Less than a month later, my GF at the time got in a horrible car crash after I dumped her. She was a hardcore hidden drinker, got abusive when she drank, and I just couldn’t deal with it anymore. The afternoon I said goodbye and said “call me when you stop drinking,” she drank a pint of vodka after I left, jumped in her car, and got in a head-on crash.

She left behind a baby parrot she’d been badly abusing. (She’d also cut herself up with razor blades, as I’d found to my dismay a couple months into the relationship.)

After she crashed, her ex didn’t want the bird, and neither did her two (barely) grown kids, who were, quite understandably, severely emotionally fucked up in their own right.

So, I took the bird and gave him a home — a year-and-a-half-old Yellow Naped Amazon. I had no idea how to properly take care of him. I just let him roam the house and fed him the food PetSmart sold me. He quickly became my best buddy. The only problem was that he attacked on sight any woman who came into the house, sometimes drawing blood. He drew no distinction between my horribly abusive ex and other women: he wanted vengeance..

IM000394.JPG

So, when women came over, I’d lock him up — but I felt guilty as hell about it. But he’d physically attack them — remove flesh — if I didn’t. (Now, he’s much better with women, still conflicted but nonagressive.)

Shortly after that, I met a woman in a web design class who was a volunteer with the local parrot-rescue group, TARA — Tucson Avian Rescue and Adoption.

I did 10 to 20 hours a week volunteer work for the next decade, doing fostering, behavioral rehab of abused and neglected Amazons (dozens), and parrot-care education classes, plus the web site.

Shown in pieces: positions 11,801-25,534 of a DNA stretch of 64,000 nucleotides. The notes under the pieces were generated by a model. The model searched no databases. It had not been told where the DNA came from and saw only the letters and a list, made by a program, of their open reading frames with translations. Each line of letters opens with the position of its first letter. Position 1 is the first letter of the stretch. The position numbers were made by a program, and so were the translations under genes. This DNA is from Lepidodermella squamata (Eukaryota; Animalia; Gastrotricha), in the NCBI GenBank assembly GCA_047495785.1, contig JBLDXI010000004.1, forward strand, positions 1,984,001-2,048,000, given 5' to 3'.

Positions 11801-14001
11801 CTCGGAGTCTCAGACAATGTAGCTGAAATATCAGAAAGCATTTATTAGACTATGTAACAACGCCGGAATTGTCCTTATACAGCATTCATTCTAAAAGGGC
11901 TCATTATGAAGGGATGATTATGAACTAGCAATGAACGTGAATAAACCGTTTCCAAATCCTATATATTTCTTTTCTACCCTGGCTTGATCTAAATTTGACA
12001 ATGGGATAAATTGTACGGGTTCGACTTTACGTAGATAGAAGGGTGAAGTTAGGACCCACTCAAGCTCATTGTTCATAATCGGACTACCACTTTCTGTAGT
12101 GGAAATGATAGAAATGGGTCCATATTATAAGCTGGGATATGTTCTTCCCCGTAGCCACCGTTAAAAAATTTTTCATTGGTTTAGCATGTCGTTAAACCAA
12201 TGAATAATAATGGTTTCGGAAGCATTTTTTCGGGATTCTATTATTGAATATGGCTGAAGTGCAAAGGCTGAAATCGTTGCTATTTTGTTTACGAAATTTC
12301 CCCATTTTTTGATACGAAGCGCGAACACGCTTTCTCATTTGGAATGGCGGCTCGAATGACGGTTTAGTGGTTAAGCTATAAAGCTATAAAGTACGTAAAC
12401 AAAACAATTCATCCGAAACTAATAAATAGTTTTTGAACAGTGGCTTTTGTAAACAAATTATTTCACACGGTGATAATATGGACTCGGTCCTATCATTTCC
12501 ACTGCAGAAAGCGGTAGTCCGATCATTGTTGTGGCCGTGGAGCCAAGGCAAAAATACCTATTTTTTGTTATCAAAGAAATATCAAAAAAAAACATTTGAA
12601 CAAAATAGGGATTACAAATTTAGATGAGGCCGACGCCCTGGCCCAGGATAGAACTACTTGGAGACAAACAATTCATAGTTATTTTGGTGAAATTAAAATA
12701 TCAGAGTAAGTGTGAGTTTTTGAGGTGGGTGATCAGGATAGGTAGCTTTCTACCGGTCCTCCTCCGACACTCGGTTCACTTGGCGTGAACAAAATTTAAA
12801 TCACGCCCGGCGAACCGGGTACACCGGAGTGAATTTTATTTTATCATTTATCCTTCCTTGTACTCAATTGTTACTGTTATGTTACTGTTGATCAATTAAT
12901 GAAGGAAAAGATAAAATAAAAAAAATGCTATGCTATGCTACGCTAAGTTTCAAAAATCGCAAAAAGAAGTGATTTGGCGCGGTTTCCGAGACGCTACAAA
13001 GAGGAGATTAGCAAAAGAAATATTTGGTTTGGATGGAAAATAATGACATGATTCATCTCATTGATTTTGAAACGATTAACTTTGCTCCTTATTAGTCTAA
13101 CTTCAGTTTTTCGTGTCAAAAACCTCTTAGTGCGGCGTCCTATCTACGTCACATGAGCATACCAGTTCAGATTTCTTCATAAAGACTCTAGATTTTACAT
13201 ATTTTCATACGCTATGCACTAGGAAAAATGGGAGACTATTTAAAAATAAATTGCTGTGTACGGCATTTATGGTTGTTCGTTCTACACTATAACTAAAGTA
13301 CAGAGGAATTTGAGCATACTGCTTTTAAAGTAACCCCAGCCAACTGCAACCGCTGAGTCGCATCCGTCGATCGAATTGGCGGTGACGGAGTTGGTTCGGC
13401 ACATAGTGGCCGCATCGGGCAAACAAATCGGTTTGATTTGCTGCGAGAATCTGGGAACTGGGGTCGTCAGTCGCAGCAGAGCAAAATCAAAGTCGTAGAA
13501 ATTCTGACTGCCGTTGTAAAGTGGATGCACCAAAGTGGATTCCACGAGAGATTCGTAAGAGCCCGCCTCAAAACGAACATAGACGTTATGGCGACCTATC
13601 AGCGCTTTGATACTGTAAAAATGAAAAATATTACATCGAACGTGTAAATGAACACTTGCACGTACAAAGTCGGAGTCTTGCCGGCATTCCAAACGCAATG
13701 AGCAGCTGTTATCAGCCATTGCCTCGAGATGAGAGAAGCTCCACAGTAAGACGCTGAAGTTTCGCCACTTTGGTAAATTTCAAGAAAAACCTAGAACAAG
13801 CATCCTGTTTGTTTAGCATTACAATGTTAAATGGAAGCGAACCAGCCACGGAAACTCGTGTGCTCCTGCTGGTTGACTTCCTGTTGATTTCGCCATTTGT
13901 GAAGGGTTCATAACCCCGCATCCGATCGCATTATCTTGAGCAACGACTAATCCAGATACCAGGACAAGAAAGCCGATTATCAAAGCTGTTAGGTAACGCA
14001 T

Along the way, three more abused Amazons decided they liked it here and wanted to hang around. I couldn’t turn them away, so I now have four permanent three-year-olds with large powerful beaks.

I love them. They’re a pain in the ass, and it takes me about an hour a day to take care of them physically (cutting up veggies and fruits, cleaning water and food bowls, cleaning up the shit around their cages, changing the papers in their cages, etc.) Then there’s their demands on me: “Pick me up! Pick me up! Give me scrinches!” I spend several hours a day with a parrot on my shoulder. And it feels good. I’m doing something good for other conscious, feeling beings. (And you bet they are!)

It helps me get out of myself and care for others. I never had kids because I didn’t want to put them through the same emotional torture I went through as a kid — yes, “dumbth” on my part: generalizing from a sample of one terribly messed-up family that shouldn’t have and didn’t reproduce beyond me.

Over the last 20 years or so, I’ve been hoping that someone younger than I am would fall in love with the birds and would take them on after I croak. It hasn’t happened, and probably won’t.

As Albert Ellis said toward the end of his life, regarding death, “I’m not exactly looking forward to it.” Neither am I. But what I do worry about is what’s going to happen to my birds.


"Hell" graphic by J.R. Swanson from "The Devil's Dictionaries"

HELL, n. A place of everlasting torment, much like the United States during an election year.

* * *

— from The American Heretic’s Dictionary (revised & expanded), the 21st-century successor to Ambrose Bierce’s Devil’s Dictionary. (The link goes to 50 sample definitions and illustrations.)


Margaret Atwood

“Watch out for the leaders . . . and the led, then the tyrants and the slaves.

Then the massacres. That’s how it always goes.”

–“Crake” in Margaret Atwood’sĀ Oryx and Crake

* * *


* * *

MAGAbomber’s van

* * *

Some of Trump’s “very fine people”

 


(From Twitter. And for once, no comment — the image speaks for itself.)